Vegans are bombarded with such absurd scenarios everyday; it's not surprising that they may snap back! If you really want to know what vegetarian ethics is about go to Vegetarians International Voice for Animals (www.viva.org.uk/goingvegan/index.html) website.
Posted by Tatiana at 11/05/07 12:48:21Excellent! Those myths are so true (meaning that a lot of people really think that about vegans which is lame, lol). Know what's funny about #7? So many carnivores will actually treat others in that way (what, you don't eat meat? what's wrong with you? yadda yadda)
Posted by dirtandskirts at 11/05/07 20:01:38"There are many passive ways to be the voice for animals and to have fun at the same time. One such 'cheeky- way is getting for them to get their gear off and run nude along the streets of Pamplona. Intrigued? Go to PETA's (People for the Ethical treatment of Animals) www.runningofthenudes.com for more details."
Ugh. Really wish I could emphasize such words as "passive." (No. No being passive. Meek vegans suffer.) I won't get into the PETA-bashing, the vegan national pastime, but ugh. Omnis could run naked through the streets, too; it hardly makes a positive, effective statement. Also, wasn't the myth's adjective "crazy"? How does this even dispro...oh I can't get into this.
And I'll add "vegans think they're morally superior."
Psh, *think*? ;)
Posted by Gorgeous at 11/05/07 22:37:14I give PETA "5 HappyCows"
Google - Digambar Jain Ascetics Nude
PETA are proudly continuing an old tradition of "nudity for animals" - www.religiousworlds.com/mandalam/naked.htm
My vegan Wiccan friends are also much more comfortable when they are "sky-clad".
An unrelated bit.....
A few days ago I am remembering my vegan friend John Peel - quote - "I wish I was covered in fur...or feathers...or something more interesting than just fat"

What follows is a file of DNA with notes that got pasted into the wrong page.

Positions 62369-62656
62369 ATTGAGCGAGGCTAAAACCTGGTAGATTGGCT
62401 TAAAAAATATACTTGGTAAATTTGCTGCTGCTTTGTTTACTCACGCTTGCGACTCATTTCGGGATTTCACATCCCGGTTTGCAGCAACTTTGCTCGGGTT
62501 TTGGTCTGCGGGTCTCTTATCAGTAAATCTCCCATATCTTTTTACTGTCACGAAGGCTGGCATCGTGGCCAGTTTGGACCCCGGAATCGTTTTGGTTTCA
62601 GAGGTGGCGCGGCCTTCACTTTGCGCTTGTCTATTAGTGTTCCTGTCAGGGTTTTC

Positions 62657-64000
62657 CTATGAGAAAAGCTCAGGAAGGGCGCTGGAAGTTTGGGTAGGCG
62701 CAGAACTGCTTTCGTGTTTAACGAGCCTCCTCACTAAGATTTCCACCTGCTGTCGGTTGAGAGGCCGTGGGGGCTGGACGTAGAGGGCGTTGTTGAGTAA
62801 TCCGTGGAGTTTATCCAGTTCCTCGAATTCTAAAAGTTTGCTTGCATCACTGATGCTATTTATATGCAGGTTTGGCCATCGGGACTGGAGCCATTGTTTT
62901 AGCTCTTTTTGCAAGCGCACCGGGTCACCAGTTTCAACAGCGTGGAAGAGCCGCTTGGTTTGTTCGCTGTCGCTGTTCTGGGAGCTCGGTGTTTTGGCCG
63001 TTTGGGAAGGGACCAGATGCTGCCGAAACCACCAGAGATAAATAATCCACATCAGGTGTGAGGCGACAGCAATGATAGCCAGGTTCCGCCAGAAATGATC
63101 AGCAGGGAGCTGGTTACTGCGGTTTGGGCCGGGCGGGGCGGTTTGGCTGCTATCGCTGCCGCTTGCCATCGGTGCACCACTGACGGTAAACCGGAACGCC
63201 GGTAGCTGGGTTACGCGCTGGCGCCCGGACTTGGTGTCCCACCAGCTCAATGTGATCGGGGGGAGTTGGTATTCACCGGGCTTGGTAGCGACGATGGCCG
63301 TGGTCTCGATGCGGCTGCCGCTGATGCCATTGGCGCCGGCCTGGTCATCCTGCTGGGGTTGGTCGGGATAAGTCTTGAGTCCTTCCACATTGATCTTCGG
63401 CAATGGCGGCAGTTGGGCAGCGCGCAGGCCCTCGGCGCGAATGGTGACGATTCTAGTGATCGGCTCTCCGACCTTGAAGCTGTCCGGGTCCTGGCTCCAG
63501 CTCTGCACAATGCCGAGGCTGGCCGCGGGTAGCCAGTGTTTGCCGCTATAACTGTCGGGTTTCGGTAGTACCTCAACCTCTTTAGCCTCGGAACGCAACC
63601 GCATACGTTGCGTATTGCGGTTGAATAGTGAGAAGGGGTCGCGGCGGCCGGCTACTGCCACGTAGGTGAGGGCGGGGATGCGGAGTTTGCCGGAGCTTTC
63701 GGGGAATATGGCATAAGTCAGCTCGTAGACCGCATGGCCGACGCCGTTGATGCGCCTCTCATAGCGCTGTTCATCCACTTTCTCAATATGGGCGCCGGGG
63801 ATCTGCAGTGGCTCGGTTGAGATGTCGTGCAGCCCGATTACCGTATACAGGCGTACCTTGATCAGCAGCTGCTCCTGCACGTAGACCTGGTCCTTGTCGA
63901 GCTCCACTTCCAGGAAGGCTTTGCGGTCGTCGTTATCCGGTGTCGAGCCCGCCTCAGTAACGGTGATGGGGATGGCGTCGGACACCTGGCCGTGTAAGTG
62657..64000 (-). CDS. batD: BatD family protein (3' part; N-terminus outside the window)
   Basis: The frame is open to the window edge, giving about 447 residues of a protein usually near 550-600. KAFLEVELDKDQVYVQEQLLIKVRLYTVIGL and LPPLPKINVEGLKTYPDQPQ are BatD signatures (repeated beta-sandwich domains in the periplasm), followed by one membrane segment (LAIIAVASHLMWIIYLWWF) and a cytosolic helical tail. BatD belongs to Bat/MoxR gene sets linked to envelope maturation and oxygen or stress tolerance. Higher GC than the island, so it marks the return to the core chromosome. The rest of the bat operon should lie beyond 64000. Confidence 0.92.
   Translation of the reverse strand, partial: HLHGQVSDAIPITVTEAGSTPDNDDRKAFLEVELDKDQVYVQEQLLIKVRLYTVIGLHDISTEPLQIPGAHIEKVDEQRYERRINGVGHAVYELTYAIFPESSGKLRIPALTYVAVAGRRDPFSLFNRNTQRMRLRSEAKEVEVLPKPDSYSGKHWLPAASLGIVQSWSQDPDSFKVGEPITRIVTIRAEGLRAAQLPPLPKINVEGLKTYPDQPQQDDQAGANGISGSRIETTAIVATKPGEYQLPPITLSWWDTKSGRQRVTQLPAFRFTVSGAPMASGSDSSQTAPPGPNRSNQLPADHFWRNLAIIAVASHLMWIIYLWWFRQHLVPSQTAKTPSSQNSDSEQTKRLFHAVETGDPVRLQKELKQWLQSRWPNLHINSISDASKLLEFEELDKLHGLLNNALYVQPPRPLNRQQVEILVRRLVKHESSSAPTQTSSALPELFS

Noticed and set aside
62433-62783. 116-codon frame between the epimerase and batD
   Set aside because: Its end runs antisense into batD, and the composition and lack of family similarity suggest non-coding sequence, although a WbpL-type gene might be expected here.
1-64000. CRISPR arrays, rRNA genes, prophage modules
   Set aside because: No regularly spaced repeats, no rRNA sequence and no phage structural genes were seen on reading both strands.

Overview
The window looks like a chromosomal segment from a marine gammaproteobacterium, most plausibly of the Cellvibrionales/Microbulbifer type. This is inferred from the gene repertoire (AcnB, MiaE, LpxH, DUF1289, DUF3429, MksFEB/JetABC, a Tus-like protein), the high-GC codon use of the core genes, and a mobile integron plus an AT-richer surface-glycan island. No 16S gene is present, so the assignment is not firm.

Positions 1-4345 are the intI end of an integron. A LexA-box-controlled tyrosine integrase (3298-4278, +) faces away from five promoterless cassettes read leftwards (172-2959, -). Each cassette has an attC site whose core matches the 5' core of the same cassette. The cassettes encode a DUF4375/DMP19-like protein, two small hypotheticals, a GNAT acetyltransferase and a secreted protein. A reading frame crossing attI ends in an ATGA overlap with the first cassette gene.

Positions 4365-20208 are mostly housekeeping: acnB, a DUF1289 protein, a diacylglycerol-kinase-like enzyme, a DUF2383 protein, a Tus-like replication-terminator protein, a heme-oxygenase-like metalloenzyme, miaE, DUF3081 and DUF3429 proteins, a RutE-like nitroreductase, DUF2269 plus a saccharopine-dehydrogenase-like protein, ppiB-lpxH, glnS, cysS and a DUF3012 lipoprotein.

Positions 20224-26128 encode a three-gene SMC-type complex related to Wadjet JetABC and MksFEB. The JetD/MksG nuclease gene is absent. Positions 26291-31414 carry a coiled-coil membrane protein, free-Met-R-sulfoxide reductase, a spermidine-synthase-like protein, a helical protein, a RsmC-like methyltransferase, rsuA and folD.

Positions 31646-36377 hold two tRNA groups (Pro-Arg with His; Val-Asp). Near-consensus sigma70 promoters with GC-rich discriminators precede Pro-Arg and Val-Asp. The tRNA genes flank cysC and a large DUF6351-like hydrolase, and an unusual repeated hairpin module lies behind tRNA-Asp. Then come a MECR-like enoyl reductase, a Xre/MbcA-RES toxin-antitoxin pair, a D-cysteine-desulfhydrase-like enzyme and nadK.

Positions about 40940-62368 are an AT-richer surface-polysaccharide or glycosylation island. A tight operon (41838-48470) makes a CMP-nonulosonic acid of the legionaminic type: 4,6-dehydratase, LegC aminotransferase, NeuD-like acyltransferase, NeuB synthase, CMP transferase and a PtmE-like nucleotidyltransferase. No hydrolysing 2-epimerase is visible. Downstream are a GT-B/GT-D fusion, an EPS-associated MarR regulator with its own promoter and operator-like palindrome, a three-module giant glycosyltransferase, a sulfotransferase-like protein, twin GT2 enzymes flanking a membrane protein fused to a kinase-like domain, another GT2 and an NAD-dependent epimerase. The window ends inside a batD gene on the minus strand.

Posted by vesalius123 at 11/07/07 14:23:15excellent. but just a not before using carl lewis' example in an argument It was a year after he became vegan that he career went down hill, while he still was a great achiever he became a vegan in 1990 after he had won a great number of gold medals and won two more in 1991 but never won a gold after that. so while i think that vegans can certainly be much fitter than meat eaters carl lewis isnt the prime example as a meat eater may point out in an argument.
Posted by Gorgeous at 11/08/07 07:49:14Wrong vesalius123 - you are very wrong!
1996 Summer Olympics - Long Jump - Gold - Carl Lewis USA - 8.5m
He was born in 1961 & won an Olympic Gold aged 35!
Carl Lewis on Being Vegan
Excerpt from Carl Lewis' introduction to Very Vegetarian,
by Jannequin Bennett
Can a world-class athlete get enough protein from a vegetarian diet to compete? I've found that a person does not need protein from meat to be a successful athlete. In fact, my best year of track competition was the first year I ate a vegan diet. Moreover, by continuing to eat a vegan diet, my weight is under control, I like the way I look. (I know that sounds vain, but all of us want to like the way we look.) I enjoy eating more, and I feel great. Here's my story.
When I grew up in New Jersey, I always enjoyed eating vegetables and was influenced by my mother, who believed in the importance of a healthy diet even though we ate meat regularly because my father wanted it. At the University of Houston I ate meat and tried to control my weight the wrong way–by skipping meals. Frequently I would skip breakfast, eat a light lunch, and then have my fill at dinner–just before I went to bed. Not only is skipping meals the wrong way to diet, but the way I did it is the worst way because your body needs four hours to digest its food before you go to sleep.